At the beginning of this Session my hon. Friend the Member for Dundee, East (Mr. Wilson) and I tabled a motion calling for a public inquiry into the proposed siting of the Trident base at Coulport or Loch Long. That inquiry has so far been denied us and today I re-emphasised that motion by tabling a question on the subject.

I shall observe the Division with great interest. Many local councils in Scotland, both regional and district, have declared their outright opposition to Trident. If, as I expect, the majority of Scottish Members vote against the motion, it will be clear that Scotland's democratic voice has been adequately expressed. My party is ready and willing to take on the mantle of the protectors of the democratic Scottish will. The Labour Party in Scotland, in bowing completely to Westminster domination, has signally failed to protect Scotland in any way and does not deserve the confidence that the Scots put in it at the general election.

This programme will meet tremendous opposition, which will be compounded if there is any attempt to station it in Scotland.

5.40 pm

The importance of today's debate cannot be over-emphasised, as the security of our nation well into the next century is at stake. Although the importance of that is not in question on the Government Benches, so far one could be forgiven for believing that the Opposition not only doubt that it is important but that there is any need for it.

Although it may be tempting to answer some of the points raised by right hon. and hon. Labour Members—more specifically by the factions of the lunatic Left—I am anxious to avoid that temptation. However, I am fascinated by the amendment that has been tabled by the official Opposition, which concentrates largely on a change of emphasis in conventional defence.

Much of the public debate about the changing emphasis in conventional defence arose as a result of the elevation of my right hon. Friend the Member for St. Ives (Mr. Not t) to the post of Secretary of State for Defence in January 1981. Since then some dramatic changes have been made which, in the view of many of us, were long overdue. Whatever criticism those changes may have invited from some of his colleagues, he has rightly remained steadfast in his resolve that he is in the business of defending the United Kingdom by the best means possible.

Throughout that period my right hon. Friend has been bedevilled by four major obstacles. The first is that almost every member of the Conservative Party in Parliament considers himself a living expert on defence. Secondly, there is great inter-Service rivalry among the three major Services. Thirdly, we have a Ministry of Defence with a propensity to leak like a sieve. The fourth factor is the modernisation of the independent strategic nuclear deterrent. There is another—the escalation of costs in sophisticated weaponry, programmes and systems that has far outstripped the rise in inflation.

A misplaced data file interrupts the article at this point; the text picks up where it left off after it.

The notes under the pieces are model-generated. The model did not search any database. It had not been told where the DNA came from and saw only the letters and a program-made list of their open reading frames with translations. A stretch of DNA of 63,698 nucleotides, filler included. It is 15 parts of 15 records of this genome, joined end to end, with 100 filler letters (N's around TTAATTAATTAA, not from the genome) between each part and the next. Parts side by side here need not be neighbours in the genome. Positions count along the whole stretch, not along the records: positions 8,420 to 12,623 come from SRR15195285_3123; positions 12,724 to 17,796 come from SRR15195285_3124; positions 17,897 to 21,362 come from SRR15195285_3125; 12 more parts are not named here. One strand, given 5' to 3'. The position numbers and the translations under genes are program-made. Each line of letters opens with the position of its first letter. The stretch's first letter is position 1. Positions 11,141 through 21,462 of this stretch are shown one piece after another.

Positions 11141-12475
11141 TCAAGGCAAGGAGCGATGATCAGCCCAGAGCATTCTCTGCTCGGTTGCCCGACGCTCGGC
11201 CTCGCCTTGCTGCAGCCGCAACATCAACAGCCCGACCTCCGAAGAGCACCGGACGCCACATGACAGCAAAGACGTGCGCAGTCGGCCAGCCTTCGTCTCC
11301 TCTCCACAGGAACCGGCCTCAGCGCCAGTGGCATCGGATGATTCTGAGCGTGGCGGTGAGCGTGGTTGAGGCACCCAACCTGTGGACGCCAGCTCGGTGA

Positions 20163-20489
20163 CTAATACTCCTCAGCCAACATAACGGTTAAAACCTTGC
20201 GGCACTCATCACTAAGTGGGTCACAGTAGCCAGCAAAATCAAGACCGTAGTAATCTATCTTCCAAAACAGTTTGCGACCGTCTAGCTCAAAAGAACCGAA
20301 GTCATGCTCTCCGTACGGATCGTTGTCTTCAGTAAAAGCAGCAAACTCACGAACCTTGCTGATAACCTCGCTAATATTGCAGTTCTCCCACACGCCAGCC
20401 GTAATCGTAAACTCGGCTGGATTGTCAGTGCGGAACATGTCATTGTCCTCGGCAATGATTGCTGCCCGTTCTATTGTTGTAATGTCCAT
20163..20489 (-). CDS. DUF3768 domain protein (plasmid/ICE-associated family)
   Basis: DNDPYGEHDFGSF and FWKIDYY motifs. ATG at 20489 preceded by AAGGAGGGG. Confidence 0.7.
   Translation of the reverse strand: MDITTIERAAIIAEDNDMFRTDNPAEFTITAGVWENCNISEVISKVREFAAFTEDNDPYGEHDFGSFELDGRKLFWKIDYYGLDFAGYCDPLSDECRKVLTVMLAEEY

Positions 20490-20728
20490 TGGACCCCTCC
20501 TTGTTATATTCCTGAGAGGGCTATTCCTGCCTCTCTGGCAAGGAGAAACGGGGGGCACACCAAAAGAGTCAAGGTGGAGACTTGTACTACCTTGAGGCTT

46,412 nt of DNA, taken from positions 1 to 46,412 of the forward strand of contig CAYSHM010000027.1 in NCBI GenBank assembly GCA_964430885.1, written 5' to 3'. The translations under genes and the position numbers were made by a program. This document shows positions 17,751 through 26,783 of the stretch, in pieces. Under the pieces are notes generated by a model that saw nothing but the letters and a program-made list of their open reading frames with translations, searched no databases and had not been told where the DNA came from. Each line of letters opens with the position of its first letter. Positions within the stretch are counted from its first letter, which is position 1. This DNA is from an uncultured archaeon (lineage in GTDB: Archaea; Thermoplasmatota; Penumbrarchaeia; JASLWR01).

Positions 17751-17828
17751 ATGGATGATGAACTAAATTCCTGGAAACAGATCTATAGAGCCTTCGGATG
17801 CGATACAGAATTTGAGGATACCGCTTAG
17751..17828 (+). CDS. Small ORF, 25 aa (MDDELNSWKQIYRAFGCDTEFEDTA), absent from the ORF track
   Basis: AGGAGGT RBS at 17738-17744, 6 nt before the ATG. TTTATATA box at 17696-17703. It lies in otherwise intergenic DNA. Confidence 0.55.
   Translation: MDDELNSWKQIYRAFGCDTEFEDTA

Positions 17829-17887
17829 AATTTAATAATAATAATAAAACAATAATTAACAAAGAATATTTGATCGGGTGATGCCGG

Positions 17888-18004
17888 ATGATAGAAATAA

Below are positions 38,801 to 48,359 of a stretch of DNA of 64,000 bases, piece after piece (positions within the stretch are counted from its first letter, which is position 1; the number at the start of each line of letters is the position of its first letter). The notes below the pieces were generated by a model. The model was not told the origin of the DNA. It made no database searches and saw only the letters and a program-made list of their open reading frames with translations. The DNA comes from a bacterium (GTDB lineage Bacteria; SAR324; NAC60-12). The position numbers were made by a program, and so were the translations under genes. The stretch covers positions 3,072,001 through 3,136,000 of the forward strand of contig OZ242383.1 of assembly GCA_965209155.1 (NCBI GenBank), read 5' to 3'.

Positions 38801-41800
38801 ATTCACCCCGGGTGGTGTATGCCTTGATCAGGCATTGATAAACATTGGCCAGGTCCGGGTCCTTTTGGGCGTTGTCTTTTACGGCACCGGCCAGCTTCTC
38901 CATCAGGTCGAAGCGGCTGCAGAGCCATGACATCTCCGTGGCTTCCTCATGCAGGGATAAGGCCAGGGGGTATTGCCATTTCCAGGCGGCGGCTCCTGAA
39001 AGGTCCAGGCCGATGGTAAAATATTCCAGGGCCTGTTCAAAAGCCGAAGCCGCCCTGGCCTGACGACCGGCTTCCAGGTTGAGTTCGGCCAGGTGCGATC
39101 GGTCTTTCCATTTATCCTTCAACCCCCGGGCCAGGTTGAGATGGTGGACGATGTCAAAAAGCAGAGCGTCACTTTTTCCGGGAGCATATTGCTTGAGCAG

Although the last obstacle has proved to be the most formidable and has been referred to in the debate, I should say a few words about the others. The first statement—that Conservative Members consider themselves experts on defence—is fallacious. The subject is so complex and wide-ranging that I suspect no one has met an expert, if such a superhuman exists. However, it has not stopped us believing that we meet the criteria, nor has it stopped us plaguing my right hon. Friend the Secretary of State.

The second statement—that my right hon. Friend has been bedevilled by inter-Service rivalry—is nothing new. On 3 August 1926 Stanley Baldwin, the then Prime Minister, had to issue a directive to his three Chiefs of Staff which read:
"And you are expressly to take notice that in all matters in respect of which you are so required jointly to investigate, consider, deliberate and advise, each of you is to keep always before his mind the object for which the said Committee of Imperial Defence was created and exists, that is to say, for the consideration of questions of defence as a whole and for the coordination of the function of the several arms of His Majesty "s Forces, all considerations concerning a single Service being subordinated to the main object of National and Imperial Defence which the three Services have in common."
I am tempted to suggest that my right hon. Friend may wish to have framed copies of that historic document hung in every office at the Ministry of Defence. At the very least, it illustrates that nothing changes. Nor do I believe, unfortunately, that it ever will.

The propensity of the Ministry of Defence to leak like a sieve is qualified. Of course, it never leaks State secrets. It leaks tactically. The tactic is followed for a precise reason, which is to so stupefy the recipient of such information that he will do everything in his power to avert the prescribed course of action.

Is it really true that the Ministry of Defence leaks like a sieve or is it perhaps more accurate to say that the Ministry of Defence suffers from obsessive secrecy?

I am sure that it is not the latter. I merely say that those who work at the Ministry of Defence, whether uniformed officers or civil servants, may consider that it is in the national interest for them to leak tactically. I agree with my right hon. Friend the Secretary of State that, on balance, it is inadvisable so to do. If any Department is to keep its secrets, it should be the Ministry of Defence.